UKTC Archive

RE: Subsidence where foundations less than 300mm deep

Subject: RE: Subsidence where foundations less than 300mm deep
From: Alastair Durkin
Date: Sep 08 2020 07:42:12
Hi Wayne

Essentially in certain parts of the UK (particularly London) there are large 
amounts of clay present at, and below, foundation depth (clay shrinks 
significantly when water is sucked out of it, unlike sand - for example). 
Buildings that were built pre Building Regulations with shallow foundations 
can suffer differential movement due to the drying of soils underneath and 
around these foundations, particularly when trees are growing nearby. This 
can also happen to modern buildings where trees are planted within 
influencing distance, and is a particular problem when extensions are built 
with an insufficiently deep foundations, as they move differently to the 
parent building (assuming it has deeper foundations). There are lots of other 
elements to take into account, but I think that is basically it. 

Piled foundations can be the answer to all this, but they are expensive. 

Alastair


-----Original Message-----
From: uktc-request@xxxxxx.tree-care.info <uktc-request@xxxxxx.tree-care.info> 
On Behalf Of Wayne Tyson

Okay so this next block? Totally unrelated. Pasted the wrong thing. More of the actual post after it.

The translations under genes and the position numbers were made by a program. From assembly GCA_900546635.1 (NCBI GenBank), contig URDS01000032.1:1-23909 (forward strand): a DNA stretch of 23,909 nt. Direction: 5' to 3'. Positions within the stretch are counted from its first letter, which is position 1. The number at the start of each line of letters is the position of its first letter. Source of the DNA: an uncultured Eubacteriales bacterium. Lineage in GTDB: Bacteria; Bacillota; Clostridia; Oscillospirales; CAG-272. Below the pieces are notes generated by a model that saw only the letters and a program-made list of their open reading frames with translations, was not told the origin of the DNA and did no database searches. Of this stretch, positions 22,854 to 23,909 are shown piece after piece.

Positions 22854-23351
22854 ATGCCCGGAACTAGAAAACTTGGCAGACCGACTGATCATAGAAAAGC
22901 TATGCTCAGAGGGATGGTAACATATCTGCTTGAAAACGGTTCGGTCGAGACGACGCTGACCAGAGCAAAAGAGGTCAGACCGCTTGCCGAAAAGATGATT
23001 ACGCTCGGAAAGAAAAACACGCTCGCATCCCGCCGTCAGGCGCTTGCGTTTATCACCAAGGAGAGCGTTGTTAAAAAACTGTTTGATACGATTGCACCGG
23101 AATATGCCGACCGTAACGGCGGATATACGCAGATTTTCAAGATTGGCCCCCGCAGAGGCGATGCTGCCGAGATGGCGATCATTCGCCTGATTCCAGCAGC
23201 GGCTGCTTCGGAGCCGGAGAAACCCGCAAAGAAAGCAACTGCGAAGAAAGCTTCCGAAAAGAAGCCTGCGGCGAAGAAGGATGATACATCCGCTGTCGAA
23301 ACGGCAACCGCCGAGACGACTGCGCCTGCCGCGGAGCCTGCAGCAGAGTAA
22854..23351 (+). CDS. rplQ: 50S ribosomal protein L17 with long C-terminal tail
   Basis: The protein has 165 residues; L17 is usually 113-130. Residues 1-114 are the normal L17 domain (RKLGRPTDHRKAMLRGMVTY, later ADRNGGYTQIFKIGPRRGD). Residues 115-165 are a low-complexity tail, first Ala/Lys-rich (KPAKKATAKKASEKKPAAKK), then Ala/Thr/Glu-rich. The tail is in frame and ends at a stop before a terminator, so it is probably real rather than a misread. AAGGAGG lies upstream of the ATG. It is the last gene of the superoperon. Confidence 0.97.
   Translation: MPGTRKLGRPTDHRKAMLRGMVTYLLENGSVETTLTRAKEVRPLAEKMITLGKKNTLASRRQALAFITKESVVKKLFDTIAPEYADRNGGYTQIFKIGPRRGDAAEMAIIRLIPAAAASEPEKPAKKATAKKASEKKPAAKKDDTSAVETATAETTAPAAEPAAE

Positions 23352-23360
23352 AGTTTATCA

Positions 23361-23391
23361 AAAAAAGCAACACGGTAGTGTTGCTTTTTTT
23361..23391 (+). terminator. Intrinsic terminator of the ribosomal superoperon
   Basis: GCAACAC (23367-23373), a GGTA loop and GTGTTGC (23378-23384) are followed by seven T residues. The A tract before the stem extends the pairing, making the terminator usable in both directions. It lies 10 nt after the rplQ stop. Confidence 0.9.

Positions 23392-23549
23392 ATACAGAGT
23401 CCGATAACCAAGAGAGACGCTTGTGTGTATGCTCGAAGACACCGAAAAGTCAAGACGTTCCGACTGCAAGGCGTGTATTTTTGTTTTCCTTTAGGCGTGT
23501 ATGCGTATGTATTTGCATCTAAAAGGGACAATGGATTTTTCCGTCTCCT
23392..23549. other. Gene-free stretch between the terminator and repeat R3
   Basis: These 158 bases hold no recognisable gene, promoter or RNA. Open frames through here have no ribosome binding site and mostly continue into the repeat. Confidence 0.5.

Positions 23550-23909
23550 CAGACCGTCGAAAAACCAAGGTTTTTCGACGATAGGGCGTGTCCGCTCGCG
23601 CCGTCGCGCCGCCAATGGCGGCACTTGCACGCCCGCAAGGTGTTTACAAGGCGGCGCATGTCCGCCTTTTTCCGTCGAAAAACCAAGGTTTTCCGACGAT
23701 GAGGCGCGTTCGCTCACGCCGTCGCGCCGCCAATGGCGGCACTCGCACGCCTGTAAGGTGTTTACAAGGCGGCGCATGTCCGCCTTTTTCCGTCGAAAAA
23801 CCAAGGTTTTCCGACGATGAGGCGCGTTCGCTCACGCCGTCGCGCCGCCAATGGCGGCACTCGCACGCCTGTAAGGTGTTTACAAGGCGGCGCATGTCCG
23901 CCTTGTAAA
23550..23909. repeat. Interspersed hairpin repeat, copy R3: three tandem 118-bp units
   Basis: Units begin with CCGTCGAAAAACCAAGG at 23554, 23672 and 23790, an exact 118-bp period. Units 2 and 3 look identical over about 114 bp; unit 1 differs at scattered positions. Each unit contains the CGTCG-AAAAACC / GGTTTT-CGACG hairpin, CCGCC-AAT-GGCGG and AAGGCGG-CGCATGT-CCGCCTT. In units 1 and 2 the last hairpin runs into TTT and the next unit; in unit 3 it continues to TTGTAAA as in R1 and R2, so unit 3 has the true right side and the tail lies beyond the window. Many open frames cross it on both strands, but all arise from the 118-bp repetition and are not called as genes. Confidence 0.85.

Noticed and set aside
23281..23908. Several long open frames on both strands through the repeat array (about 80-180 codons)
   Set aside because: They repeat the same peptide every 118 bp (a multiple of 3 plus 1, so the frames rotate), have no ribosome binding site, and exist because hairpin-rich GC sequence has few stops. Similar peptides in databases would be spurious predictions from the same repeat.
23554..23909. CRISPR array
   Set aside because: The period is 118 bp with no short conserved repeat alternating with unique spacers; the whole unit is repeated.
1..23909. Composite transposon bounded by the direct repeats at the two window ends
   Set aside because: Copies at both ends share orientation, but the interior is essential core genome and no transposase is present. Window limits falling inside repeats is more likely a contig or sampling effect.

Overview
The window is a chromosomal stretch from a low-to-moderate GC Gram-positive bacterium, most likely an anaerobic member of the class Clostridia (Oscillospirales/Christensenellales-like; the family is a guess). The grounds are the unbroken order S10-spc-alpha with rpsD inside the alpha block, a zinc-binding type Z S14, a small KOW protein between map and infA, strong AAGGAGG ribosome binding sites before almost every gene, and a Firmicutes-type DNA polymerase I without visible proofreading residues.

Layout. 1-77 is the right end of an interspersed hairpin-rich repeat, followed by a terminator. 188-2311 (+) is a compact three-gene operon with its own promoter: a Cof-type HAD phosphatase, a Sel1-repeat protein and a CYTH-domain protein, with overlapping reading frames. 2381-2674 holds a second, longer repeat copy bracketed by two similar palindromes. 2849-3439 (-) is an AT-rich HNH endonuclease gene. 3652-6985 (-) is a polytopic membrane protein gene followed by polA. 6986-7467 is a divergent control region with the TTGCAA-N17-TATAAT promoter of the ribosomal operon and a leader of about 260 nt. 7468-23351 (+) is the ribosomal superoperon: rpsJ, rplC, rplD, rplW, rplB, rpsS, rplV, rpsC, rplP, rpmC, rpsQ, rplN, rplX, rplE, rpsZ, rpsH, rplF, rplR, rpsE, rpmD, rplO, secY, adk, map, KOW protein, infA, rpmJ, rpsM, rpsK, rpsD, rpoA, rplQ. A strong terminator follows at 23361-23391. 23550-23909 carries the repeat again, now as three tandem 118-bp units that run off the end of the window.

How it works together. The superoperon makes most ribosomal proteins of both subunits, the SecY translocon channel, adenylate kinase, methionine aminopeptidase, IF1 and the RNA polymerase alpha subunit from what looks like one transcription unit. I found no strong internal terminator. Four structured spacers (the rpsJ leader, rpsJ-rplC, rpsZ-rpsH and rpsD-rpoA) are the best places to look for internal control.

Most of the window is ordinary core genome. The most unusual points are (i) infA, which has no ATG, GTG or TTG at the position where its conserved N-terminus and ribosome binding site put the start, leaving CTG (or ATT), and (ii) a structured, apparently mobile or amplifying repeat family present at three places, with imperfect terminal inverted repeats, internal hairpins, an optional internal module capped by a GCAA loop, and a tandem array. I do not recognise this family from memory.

Sent: 07 September 2020 21:57
To: UK Tree Care <uktc@xxxxxx.tree-care.info>
Subject: Re: Subsidence where foundations less than 300mm deep

Pardon the density of my gray matter, but I continue to fail to see why trees 
are blamed for subsidence. Perhaps I haven't been paying attention, but is 
this cited anywhere in the US? Are there scientific studies demonstrating the 
fact? I understand the "theory," but question the conclusion.

The engineers I know would use pilings instead of foundations. Then there's 
the famous Frank-Lloyd Wright-designed hotel in Japan.

Would anyone care to lead me out of the darkness?

Wayne

On Mon, Sep 7, 2020 at 5:15 AM Jon Heuch <jh@xxxxxxxx.co.uk> wrote:

Trevor



There is nothing magic/noteworthy about 300 mm deep foundations.



What I expect they are trying to say is that seasonal movement in a 
property should be less the deeper the foundations. With shallow 
foundations some seasonal movement can be expected & identifying the 
cause of that movement with shallow foundations can sometimes be 
problematic.



a.      Would the same or similar movement have occurred without the trees?
b.      Will removal of the trees solve the problem i.e. reduce the
seasonal
movement to within acceptable limits?



"no other cause produces a similar pattern"....well I wouldn't state 
this definitely related to a 300 mm foundation. It depends what the 
structure is so a light weight structure such as a garage might move 
seasonally on a 500mm foundation without any trees..whether that is a 
problem or not depends upon the structure and whether it can put up 
with the differential movement.




Jon






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The UKTC forum is supported by Bosky Trees arboricultural consultancy and
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